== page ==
Suicide Prevention

It can be frightening if someone you love talks about suicidal thoughts. It can be even more frightening if you find yourself thinking about dying or giving up on life. Not taking these kinds of thoughts seriously can have devastating outcomes, as suicide is a permanent solution to (often) temporary problems.

 

Suicide is a major public health concern. Over 48,000 people died by suicide in the United States in 2018; it is the 10th leading cause of death overall. Suicide is complicated and tragic, but it is often preventable. Knowing the warning signs for suicide and how to get help can help save lives.

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Immediate

Help

Call 911 if you or someone you know is in immediate danger or go to the nearest emergency room.

 

National Suicide Prevention Lifeline

Call 1-800-273-TALK (8255); En Español 1-888-628-9454
The Lifeline is a free, confidential crisis hotline that is available to everyone 24 hours a day, seven days a week. The Lifeline connects callers to the nearest crisis center in the Lifeline national network. These centers provide crisis counseling and mental health referrals. People who are deaf, hard of hearing, or have hearing loss can contact the Lifeline via TTY at 1-800-799-4889.

 

Crisis Text Line

Text “HELLO” to 741741
The Crisis Text hotline is available 24 hours a day, seven days a week throughout the U.S. The Crisis Text Line serves anyone, in any type of crisis, connecting them with a crisis counselor who can provide support and information.

 

Veterans Crisis Line

Call 1-800-273-TALK (8255) and press 1 or text to 838255
The Veterans Crisis Line is a free, confidential resource that connects veterans 24 hours a day, seven days a week with a trained responder. The service is available to all veterans, even if they are not registered with the VA or enrolled in VA healthcare. People who are deaf, hard of hearing, or have hearing loss can call 1-800-799-4889.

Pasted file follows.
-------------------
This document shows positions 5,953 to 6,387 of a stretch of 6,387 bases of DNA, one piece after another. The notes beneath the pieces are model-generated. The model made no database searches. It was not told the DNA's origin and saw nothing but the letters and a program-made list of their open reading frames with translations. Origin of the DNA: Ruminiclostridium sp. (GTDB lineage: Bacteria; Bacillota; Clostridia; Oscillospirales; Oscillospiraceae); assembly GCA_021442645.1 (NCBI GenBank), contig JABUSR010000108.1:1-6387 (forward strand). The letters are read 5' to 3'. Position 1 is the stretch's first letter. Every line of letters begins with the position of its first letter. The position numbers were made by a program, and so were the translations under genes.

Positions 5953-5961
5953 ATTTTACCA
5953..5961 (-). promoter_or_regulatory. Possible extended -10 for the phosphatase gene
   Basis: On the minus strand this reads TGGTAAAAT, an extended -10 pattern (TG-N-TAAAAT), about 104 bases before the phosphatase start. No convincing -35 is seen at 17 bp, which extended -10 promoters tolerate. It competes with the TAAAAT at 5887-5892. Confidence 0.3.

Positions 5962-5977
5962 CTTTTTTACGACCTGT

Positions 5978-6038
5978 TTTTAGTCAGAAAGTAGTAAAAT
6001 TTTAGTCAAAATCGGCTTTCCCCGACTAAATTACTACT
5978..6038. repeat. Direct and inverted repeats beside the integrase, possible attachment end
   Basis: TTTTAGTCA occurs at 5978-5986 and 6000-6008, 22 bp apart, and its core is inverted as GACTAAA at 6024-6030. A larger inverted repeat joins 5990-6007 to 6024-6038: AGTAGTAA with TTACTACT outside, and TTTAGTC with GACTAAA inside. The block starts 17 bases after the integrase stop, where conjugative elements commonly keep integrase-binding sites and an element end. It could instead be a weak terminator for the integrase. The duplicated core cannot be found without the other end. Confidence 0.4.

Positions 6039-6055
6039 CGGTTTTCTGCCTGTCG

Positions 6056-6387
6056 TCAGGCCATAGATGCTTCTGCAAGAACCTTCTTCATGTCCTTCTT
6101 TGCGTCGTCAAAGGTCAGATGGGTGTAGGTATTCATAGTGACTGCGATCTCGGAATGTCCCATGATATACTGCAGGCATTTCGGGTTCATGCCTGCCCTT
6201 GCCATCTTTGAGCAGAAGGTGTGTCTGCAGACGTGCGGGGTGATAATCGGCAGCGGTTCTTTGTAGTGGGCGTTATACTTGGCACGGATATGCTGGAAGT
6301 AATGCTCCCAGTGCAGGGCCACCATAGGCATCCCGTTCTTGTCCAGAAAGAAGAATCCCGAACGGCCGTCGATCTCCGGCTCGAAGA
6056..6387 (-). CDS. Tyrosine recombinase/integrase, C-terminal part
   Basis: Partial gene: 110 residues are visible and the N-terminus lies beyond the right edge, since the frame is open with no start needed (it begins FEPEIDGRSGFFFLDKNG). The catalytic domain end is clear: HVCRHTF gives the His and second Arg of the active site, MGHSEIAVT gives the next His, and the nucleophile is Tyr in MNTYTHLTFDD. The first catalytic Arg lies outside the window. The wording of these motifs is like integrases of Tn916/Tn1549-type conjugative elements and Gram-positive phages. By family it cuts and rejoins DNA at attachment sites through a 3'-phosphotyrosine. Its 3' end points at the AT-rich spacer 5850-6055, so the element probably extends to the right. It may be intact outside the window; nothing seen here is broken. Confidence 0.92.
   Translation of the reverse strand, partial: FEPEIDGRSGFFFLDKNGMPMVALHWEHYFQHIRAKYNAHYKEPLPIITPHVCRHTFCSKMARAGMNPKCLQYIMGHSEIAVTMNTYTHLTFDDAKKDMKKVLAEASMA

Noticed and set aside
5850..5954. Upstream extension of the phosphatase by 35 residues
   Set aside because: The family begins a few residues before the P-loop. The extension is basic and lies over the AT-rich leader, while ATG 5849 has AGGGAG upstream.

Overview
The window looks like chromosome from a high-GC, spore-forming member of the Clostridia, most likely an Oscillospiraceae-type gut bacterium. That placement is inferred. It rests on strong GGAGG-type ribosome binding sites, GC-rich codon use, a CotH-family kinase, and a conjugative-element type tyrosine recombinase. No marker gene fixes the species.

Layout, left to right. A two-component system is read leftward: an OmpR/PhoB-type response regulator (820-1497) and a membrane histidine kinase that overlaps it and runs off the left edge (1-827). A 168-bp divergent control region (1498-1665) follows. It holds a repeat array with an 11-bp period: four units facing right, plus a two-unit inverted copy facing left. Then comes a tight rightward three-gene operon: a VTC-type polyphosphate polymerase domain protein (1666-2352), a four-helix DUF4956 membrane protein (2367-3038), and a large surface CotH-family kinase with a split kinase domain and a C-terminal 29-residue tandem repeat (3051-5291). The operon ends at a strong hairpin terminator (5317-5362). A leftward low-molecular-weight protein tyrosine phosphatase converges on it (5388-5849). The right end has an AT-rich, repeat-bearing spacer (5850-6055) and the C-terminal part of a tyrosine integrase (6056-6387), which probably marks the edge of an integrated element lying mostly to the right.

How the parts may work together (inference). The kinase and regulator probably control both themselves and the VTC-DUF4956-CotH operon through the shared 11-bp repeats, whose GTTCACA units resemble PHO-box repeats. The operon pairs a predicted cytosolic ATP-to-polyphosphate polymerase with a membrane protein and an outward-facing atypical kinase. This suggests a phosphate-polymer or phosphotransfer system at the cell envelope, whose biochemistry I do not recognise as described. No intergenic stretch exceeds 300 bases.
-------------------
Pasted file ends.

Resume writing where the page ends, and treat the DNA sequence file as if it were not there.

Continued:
Disaster Distress Helpline

Call 1-800-985-5990 or text “TalkWithUs” to 66746

The disaster distress helpline provides immediate crisis counseling for people who are experiencing emotional distress related to any natural or human-caused disaster. The helpline is free, multilingual, confidential, and available 24 hours a day, seven days a week.

 

Symptoms

Suicidal behaviors are a psychiatric emergency. If you or a loved one starts to take any of these steps, seek immediate help from a health care provider or call 911:

  • Collecting and saving pills or buying a weapon

  • Giving away possessions

  • Tying up loose ends, like organizing personal papers or paying off debts

  • Saying goodbye to friends and family

If you are unsure, a licensed mental health professional can help assess.

Here are a few other warning signs of suicide:

  • Talking about wanting to die or wanting to kill themselves

  • Talking about feeling empty, hopeless, or having no reason to live

  • Making a plan or looking for a way to kill themselves, such as searching for lethal methods online, stockpiling pills, or buying a gun

  • Talking about great guilt or shame

  • Talking about feeling trapped or feeling that there are no solutions

  • Feeling unbearable pain (emotional pain or physical pain)

  • Talking about being a burden to others

  • Using alcohol or drugs more often

  • Acting anxious or agitated

  • Withdrawing from family and friends

  • Changing eating and/or sleeping habits

  • Dramatic mood swings

  • Showing rage or talking about seeking revenge

  • Taking great risks that could lead to death, such as driving extremely fast

  • Talking or thinking about death often

  • Displaying extreme mood swings, suddenly changing from very sad to very calm or happy

  • Giving away important possessions

  • Saying goodbye to friends and family

  • Putting affairs in order, making a will

 

Treatment

Brief Interventions

 

Psychotherapies
Multiple types of psychosocial interventions have been found to help individuals who have attempted suicide (see below). These types of interventions may prevent someone from making another attempt.

  • Cognitive Behavioral Therapy (CBT) can help people learn new ways of dealing with stressful experiences through training. CBT helps individuals recognize their thought patterns and consider alternative actions when thoughts of suicide arise.